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August 30, 2007

Bond Yield Definition

Posted in: Retirement Investing

A bond, simply defined, is a type of investment which is very similar to an IOU. It is a loan in the form of a security with two basic components, the face value (principle), and the coupons (interest rate). The bond is a contract between the issuer and the bondholder to pay certain amounts of money in the future. The issuer of the bond promises to pay the bondholder principle and interest according to the terms and conditions listing in the bond. Many cities and countries issue bonds to fund new highways and other such projects.

The definition of bond yield is the rate of return on the bond, which takes into account the sum of the interest payment, the redemption value at the bond’s maturity, and the initial purchase price of the bond. Yield on the bond relates to the return on the capital you invest in the bond. You will hear the term yield a lot as it relates to investing in bonds. There are many types of yields you’ll need to be aware of listed below.

  • Current Yield
    The current yield calculates the percentage of the return that the annual coupon payment provides to the investor. It calculates the percentage of the actual dollar coupon payment is of the price the investor pays for the bond. This can be easily found by dividing the bond’s coupon yield by it’s market price.
  • Coupon Yield
    The annual interest rate established when the bond is issued.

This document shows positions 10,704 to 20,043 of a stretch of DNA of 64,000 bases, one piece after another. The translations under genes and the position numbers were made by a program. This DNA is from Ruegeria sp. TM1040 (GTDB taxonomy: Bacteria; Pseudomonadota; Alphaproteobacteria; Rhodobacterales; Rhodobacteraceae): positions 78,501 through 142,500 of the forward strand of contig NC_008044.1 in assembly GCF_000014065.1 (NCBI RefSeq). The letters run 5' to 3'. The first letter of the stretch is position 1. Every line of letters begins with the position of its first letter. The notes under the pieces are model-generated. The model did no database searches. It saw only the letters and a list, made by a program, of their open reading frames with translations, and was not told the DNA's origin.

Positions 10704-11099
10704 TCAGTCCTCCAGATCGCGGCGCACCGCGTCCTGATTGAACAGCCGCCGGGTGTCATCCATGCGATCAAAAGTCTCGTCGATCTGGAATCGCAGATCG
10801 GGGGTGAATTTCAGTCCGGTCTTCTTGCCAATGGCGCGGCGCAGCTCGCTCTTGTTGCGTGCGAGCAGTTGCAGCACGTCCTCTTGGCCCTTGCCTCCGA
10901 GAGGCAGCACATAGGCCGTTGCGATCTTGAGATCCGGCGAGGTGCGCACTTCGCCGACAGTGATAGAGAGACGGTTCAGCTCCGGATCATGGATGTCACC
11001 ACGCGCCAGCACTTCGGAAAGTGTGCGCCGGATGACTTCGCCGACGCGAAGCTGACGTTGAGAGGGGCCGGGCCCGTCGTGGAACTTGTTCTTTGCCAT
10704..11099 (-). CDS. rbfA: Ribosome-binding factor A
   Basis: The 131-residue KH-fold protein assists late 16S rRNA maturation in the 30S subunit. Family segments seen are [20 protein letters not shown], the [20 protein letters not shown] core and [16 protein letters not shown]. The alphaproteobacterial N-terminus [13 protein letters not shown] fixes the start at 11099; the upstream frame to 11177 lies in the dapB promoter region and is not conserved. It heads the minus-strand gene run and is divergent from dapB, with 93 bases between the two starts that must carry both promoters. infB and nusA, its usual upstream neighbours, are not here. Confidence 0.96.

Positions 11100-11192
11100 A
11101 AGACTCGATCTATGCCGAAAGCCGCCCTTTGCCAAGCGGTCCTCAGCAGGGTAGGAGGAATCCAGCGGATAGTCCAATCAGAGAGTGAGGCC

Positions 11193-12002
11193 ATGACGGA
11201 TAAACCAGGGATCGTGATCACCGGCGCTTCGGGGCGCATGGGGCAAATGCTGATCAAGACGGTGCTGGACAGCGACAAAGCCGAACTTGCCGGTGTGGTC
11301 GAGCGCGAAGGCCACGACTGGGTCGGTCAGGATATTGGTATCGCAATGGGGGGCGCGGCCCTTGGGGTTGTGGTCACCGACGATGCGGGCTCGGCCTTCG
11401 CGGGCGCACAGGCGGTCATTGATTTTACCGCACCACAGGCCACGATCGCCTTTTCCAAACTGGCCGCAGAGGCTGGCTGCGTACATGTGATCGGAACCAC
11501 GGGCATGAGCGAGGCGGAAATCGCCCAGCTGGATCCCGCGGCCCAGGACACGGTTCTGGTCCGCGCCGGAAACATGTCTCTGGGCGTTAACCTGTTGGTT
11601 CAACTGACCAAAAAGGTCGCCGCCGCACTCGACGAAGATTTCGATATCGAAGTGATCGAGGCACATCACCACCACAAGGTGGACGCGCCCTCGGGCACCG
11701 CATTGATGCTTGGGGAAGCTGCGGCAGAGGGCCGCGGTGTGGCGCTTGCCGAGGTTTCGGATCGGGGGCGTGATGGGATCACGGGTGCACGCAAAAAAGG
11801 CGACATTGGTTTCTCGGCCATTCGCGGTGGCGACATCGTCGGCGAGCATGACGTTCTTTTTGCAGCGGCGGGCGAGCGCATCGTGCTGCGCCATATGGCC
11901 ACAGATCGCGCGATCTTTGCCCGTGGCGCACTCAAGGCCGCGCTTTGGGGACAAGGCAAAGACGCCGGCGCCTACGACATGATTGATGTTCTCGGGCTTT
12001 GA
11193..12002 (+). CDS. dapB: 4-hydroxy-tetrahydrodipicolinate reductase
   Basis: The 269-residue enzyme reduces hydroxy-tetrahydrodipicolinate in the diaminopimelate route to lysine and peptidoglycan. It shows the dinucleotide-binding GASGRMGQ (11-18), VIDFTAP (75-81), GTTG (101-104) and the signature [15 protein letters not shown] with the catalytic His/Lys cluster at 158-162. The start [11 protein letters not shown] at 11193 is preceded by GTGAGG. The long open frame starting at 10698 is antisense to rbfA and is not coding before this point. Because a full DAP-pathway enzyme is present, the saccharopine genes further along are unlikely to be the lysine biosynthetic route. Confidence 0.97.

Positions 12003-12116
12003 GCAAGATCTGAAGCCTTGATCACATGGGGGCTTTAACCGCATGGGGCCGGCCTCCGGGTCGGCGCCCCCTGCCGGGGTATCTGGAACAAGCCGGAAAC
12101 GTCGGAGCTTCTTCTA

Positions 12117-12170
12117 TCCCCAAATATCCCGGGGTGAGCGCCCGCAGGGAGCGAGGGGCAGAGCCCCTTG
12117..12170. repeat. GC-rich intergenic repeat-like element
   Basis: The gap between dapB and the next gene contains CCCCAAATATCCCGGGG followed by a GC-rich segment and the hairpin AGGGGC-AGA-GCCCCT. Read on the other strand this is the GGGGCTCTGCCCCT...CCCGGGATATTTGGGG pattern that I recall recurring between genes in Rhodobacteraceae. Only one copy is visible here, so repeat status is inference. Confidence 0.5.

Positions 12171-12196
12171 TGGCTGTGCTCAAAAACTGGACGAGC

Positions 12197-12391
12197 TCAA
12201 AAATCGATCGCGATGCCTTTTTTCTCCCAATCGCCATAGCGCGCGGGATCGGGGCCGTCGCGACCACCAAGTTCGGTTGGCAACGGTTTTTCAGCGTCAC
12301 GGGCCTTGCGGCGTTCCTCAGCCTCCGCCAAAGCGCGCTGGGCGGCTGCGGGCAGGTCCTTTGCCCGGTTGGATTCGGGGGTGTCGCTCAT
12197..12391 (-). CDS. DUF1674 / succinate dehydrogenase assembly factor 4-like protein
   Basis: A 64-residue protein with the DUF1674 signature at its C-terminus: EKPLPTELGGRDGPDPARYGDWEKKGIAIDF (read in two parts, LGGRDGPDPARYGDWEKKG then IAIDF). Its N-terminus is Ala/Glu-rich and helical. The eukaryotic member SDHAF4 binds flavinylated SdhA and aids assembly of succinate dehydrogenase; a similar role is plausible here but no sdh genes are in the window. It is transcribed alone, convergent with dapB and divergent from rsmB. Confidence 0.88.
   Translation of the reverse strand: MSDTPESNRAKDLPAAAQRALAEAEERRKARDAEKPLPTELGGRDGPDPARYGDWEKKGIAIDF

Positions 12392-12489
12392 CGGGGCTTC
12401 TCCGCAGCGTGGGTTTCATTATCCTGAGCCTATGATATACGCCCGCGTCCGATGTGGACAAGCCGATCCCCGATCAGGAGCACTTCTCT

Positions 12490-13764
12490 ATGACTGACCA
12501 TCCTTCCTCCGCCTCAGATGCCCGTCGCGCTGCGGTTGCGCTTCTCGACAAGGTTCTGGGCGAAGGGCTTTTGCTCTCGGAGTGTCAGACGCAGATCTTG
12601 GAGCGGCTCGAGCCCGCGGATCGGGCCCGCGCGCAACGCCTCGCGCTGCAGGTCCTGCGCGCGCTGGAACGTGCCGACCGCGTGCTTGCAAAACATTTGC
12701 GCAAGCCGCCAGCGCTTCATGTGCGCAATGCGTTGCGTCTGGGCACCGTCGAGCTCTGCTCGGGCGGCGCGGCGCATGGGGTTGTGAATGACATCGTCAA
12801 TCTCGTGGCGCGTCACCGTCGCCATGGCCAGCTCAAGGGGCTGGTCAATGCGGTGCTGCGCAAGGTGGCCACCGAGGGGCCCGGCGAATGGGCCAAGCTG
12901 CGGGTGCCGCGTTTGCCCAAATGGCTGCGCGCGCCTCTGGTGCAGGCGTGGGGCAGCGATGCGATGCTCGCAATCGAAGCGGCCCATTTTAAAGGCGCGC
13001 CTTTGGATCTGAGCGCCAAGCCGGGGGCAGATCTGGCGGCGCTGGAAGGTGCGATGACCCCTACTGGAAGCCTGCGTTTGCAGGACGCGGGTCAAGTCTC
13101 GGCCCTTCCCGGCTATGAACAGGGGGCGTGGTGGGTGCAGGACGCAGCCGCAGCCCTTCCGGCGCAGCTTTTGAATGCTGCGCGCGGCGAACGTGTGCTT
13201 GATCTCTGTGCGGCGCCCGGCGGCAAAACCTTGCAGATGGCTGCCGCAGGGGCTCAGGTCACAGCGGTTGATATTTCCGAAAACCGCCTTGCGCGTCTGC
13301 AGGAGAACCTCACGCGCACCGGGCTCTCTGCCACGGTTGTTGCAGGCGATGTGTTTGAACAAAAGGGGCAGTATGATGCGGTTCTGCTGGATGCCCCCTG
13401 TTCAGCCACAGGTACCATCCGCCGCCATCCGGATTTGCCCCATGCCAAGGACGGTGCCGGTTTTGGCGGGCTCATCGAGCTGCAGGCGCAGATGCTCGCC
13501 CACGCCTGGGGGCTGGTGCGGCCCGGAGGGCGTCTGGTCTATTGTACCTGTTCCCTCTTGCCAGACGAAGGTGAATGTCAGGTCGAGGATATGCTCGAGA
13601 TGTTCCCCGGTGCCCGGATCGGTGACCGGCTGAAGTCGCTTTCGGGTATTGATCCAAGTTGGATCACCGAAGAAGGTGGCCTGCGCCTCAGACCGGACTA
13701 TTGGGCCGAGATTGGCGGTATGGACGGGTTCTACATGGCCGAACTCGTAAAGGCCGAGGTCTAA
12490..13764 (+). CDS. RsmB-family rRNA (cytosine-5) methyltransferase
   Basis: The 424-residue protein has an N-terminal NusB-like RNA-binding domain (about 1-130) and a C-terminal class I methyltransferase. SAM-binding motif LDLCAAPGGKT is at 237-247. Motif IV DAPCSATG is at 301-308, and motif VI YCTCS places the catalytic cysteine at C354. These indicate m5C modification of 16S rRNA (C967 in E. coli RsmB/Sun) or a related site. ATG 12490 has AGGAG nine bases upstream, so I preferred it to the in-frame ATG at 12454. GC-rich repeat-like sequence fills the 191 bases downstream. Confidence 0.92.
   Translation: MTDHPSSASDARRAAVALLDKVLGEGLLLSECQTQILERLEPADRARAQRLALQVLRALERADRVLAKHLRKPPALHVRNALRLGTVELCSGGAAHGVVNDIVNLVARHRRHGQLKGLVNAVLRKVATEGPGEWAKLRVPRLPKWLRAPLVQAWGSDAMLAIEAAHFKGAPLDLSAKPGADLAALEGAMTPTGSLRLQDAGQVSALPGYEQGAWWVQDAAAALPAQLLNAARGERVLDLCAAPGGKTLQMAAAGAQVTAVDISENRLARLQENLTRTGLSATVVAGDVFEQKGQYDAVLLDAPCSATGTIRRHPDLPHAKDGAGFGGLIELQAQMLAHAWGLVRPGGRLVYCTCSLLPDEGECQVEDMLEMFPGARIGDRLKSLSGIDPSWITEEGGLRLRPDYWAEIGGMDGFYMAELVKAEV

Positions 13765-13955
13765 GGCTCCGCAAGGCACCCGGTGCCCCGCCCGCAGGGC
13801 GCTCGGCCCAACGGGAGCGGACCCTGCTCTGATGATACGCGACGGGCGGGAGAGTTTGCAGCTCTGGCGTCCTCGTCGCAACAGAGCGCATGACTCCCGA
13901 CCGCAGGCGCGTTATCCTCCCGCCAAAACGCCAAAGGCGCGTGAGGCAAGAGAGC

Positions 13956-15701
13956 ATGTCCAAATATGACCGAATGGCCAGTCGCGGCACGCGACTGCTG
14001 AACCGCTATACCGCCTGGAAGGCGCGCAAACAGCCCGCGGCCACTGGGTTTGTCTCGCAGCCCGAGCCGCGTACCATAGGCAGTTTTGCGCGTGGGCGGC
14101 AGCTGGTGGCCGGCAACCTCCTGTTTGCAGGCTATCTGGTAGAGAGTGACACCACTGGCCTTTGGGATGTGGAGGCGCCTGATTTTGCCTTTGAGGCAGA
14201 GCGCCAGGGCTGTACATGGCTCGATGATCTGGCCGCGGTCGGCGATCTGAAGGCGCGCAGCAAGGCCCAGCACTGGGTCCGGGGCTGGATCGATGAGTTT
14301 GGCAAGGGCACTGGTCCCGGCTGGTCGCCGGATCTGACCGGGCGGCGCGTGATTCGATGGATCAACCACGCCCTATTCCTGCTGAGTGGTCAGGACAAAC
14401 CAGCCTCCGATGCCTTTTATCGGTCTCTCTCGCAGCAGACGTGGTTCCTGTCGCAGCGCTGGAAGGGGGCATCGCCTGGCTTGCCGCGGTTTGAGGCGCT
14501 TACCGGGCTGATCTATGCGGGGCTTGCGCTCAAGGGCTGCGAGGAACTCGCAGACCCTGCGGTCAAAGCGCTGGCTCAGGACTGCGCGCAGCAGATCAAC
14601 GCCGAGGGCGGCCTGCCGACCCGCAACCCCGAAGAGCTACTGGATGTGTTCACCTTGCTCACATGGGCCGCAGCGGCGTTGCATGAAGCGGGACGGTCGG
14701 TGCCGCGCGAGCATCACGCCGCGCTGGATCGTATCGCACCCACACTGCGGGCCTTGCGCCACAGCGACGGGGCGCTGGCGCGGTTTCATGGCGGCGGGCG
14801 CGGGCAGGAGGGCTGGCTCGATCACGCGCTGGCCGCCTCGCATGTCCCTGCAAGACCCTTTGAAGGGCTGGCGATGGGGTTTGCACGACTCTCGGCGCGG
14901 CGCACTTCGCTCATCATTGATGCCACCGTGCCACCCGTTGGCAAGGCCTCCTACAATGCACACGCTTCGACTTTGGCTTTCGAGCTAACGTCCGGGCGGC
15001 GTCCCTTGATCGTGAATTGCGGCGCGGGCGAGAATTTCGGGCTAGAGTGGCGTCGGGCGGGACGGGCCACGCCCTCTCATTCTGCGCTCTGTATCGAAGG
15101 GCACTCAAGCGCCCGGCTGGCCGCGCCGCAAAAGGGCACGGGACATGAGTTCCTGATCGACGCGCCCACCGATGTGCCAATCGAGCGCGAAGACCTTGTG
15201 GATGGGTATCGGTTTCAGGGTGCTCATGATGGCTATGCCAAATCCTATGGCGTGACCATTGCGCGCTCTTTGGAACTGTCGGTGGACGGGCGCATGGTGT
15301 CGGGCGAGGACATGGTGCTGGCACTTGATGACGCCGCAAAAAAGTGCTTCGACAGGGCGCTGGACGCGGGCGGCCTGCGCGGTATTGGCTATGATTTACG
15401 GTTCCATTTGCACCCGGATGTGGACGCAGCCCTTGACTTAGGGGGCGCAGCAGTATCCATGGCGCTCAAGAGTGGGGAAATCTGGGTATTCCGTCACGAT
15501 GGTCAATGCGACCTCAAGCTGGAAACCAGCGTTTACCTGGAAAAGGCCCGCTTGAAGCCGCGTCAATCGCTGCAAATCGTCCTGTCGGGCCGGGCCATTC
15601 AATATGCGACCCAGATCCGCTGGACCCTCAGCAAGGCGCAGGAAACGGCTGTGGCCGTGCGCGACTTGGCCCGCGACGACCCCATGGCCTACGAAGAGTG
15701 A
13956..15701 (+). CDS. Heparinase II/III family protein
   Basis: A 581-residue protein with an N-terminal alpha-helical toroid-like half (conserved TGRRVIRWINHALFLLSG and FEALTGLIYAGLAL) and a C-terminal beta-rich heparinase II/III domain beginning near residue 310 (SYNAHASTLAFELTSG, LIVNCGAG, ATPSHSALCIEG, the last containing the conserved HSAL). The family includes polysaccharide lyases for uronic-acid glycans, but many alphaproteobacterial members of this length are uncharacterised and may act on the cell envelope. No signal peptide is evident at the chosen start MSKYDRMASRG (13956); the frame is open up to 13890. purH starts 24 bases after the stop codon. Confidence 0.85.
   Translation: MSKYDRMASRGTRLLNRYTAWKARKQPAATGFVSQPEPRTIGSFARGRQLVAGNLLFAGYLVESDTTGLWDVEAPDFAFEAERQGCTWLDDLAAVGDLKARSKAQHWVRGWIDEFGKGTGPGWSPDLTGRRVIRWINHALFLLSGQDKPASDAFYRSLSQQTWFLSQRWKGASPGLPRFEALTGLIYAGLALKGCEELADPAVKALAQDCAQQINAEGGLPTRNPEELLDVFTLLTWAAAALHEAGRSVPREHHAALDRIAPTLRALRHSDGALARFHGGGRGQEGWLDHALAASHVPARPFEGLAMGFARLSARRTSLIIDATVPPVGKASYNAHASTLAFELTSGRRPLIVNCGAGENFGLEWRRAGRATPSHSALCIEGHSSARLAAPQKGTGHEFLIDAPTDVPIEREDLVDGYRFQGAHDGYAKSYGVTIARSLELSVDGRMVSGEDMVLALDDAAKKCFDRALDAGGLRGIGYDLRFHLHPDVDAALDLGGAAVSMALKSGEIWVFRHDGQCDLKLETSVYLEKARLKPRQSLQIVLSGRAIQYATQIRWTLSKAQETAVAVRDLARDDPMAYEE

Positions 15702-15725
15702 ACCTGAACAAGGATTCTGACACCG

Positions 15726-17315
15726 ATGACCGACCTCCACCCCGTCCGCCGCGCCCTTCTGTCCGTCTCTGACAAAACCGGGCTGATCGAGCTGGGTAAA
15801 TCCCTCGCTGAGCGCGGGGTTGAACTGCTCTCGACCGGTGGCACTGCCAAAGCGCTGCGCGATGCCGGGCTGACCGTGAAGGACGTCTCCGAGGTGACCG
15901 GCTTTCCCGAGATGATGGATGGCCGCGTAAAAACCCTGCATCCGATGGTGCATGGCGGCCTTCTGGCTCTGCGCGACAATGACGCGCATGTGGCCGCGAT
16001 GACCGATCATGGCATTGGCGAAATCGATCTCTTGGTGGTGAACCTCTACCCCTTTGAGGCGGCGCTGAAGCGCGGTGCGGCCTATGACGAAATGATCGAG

• Yield to Maturity
    This is the return that the investor will receive from their entire investment in the bond.
  • Yield to Call
    Yield to call (YTC) is the interest rate that the bond holders would receive if they held the bond until the call date. The call date is the date on which a bond may be redeemed by the issuer before the bond’s maturity. If this happens, the bond will be redeemed at par or a higher value.
  • Yield to Worst
    This is the lowest calculated rate that the bond holder will receive upon maturity or call date. It is typically calculated by conservative investors to determine the worst case scenario.

Be sure to remember that once a bond is issued, the coupon interest rate is fixed. Therefore, if the market interest rates rise, then the price of the bond will fall so that the bond yield will be consistent with current market rates.

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